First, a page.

Rheumatoid arthritis (RA) patients who regularly adhere to their prescription drug regimen have fewer emergency room and doctor visits and incur lower medical costs, according to research presented today by Medco Health Solutions, Inc. (NYSE: MHS) at the American College of Rheumatology's Annual Meeting in Philadelphia. The study examined differences in RA patient medication adherence, use of medical services, and treatment costs when patients using either adalimumab (Humira®) or etanercept (Enbrel®) obtained these medications through specialty or retail pharmacies.
"This study fills a research void for patients with rheumatoid arthritis. While many studies have shown an association between increased adherence, better clinical outcomes, and lower costs in non-specialty medications, this study is one of the first to show a link between specialty pharmacy management in patients with RA and these outcomes." said Dr. Jane F. Barlow, lead author and vice president of Medical Strategy and Clinical Quality at Medco. "The research also showed that specialty pharmacy patients used fewer medical services suggesting better control of the disease."
The study compared the medical and pharmacy claims of 4,388 patients with RA who filled their prescriptions for adalimumab or etanercept through a specialty pharmacy or through a retail pharmacy from 2006 to 2008. After 2 years, patients who used a specialty pharmacy had a 16.0 percent higher adherence rate and on average, had $1,534 lower annual medical costs than those using a retail pharmacy. The reductions in medical service costs were tied to physician and ER visits. The study also found that because of the more consistent use of medications by specialty patients, medication costs adjusted to average wholesale price were higher.
"The study only measured direct medical costs, but indirect costs of RA from disability and absenteeism are a big factor for employers when they have employees with RA," Barlow said. "Specialty pharmacies can mitigate medical and indirect costs, which can offset the cost of the medications." The indirect costs for RA patients from lost productivity can be as much or more as the direct medical costs.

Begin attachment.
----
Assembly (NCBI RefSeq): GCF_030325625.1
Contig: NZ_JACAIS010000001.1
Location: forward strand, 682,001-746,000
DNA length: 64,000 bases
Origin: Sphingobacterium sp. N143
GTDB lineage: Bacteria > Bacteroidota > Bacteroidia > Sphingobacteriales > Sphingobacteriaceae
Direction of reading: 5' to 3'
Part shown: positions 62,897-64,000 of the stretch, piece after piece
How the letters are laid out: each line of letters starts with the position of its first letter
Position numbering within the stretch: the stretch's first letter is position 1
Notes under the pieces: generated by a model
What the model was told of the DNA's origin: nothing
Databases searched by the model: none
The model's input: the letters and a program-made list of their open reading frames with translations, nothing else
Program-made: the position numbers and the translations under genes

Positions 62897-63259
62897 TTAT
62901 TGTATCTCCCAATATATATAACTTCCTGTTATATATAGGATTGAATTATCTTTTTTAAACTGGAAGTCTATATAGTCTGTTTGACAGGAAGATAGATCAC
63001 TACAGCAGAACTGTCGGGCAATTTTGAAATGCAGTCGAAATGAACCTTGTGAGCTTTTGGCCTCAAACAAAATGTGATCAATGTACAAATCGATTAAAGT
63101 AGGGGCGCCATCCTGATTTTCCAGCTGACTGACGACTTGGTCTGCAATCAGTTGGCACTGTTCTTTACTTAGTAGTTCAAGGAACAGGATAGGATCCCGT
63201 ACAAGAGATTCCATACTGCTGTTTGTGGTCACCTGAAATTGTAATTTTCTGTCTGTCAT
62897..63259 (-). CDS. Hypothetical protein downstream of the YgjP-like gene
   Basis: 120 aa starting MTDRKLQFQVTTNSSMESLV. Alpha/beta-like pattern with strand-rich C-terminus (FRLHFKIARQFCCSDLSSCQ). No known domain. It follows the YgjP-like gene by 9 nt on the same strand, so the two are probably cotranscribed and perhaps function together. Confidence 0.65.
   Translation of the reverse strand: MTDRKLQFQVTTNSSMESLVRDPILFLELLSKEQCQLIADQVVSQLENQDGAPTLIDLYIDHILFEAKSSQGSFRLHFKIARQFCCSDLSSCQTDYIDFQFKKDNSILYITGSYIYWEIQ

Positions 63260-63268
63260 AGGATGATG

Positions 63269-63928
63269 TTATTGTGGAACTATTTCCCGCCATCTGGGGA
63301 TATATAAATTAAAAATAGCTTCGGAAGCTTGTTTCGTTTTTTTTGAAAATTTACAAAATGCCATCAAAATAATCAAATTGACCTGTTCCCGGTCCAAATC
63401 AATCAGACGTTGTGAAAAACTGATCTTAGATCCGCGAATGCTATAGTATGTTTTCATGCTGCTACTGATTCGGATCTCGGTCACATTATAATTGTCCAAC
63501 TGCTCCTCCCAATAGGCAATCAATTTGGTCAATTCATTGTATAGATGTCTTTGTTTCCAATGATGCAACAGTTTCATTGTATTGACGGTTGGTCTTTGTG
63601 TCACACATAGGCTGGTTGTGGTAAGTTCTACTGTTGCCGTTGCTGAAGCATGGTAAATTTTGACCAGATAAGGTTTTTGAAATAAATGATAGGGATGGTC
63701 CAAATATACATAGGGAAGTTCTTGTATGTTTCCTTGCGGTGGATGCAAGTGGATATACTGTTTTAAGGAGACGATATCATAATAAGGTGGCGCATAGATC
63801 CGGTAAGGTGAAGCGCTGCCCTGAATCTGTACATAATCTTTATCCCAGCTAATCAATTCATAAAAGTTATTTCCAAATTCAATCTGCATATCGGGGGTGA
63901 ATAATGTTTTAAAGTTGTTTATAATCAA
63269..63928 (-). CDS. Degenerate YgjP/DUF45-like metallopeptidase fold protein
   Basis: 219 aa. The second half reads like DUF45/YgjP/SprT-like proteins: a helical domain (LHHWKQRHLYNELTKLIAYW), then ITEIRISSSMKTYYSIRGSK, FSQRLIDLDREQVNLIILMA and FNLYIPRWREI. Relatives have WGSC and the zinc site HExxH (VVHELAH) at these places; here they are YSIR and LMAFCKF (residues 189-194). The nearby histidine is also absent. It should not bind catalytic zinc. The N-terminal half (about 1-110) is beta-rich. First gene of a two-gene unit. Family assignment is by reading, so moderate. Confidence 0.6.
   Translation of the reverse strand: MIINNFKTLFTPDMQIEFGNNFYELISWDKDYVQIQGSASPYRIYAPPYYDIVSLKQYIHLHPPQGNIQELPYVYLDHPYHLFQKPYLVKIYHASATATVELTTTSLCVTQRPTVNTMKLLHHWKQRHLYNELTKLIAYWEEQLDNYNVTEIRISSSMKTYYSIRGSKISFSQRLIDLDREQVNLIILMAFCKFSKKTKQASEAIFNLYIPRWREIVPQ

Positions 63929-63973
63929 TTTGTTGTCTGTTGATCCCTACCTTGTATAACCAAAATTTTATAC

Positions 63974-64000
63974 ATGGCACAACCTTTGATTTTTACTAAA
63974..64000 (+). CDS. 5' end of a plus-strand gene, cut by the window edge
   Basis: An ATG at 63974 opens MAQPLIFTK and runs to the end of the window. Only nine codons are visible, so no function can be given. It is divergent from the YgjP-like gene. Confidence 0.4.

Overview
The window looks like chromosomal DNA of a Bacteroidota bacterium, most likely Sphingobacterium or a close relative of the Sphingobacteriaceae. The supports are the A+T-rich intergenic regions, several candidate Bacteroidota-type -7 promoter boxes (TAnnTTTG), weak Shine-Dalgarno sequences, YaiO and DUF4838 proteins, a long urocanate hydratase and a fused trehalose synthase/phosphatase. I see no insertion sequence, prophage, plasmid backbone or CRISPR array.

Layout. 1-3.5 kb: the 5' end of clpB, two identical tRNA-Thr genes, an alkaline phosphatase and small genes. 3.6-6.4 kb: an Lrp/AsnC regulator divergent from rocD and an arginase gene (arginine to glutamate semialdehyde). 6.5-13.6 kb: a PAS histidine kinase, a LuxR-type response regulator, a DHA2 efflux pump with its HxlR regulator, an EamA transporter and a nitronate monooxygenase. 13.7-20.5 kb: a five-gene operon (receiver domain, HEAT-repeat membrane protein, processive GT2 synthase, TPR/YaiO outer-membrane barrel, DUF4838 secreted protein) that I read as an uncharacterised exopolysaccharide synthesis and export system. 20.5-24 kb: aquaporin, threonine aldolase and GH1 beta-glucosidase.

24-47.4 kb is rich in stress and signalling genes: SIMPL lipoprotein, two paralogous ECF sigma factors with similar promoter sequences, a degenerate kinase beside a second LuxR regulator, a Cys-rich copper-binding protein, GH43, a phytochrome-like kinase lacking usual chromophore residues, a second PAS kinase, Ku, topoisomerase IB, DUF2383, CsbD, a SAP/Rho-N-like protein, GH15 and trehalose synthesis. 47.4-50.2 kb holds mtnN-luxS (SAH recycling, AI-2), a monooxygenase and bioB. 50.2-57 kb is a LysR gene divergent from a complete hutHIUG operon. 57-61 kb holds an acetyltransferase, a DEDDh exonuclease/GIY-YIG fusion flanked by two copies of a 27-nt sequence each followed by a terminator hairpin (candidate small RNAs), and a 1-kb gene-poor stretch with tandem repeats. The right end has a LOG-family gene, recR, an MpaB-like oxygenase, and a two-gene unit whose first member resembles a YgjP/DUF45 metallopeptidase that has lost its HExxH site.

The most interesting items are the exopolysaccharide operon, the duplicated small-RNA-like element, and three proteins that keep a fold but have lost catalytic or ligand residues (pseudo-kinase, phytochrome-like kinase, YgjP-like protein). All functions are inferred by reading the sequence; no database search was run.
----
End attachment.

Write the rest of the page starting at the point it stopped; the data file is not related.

RA afflicts 1.3 million
Approximately 1.3 million patients have RA, which is characterized by pain and swelling in the joints driven by the body's immune system attacking the lining of the joints. Joint destruction for RA patients can occur within two years of the onset of the disease. The condition can strike at any age, but most commonly begins between 35-50 years of age. Women are more than twice as likely to be affected by the condition as men. RA is the leading cause of disability in the US and severely disables about 10 percent of all patients. It decreases life expectancy by three to seven years with heart disease, infection, and gastro-intestinal bleeding accounting for most of those deaths. Improved treatment has slowed the progression of the disease and allows the vast majority of patients to live normal lives. TNF inhibitors, which are commonly prescribed for the condition, help interfere with inflammation associated with RA and other autoimmune disorders, such as Crohn's disease and moderate-to-severe cases of plaque psoriasis.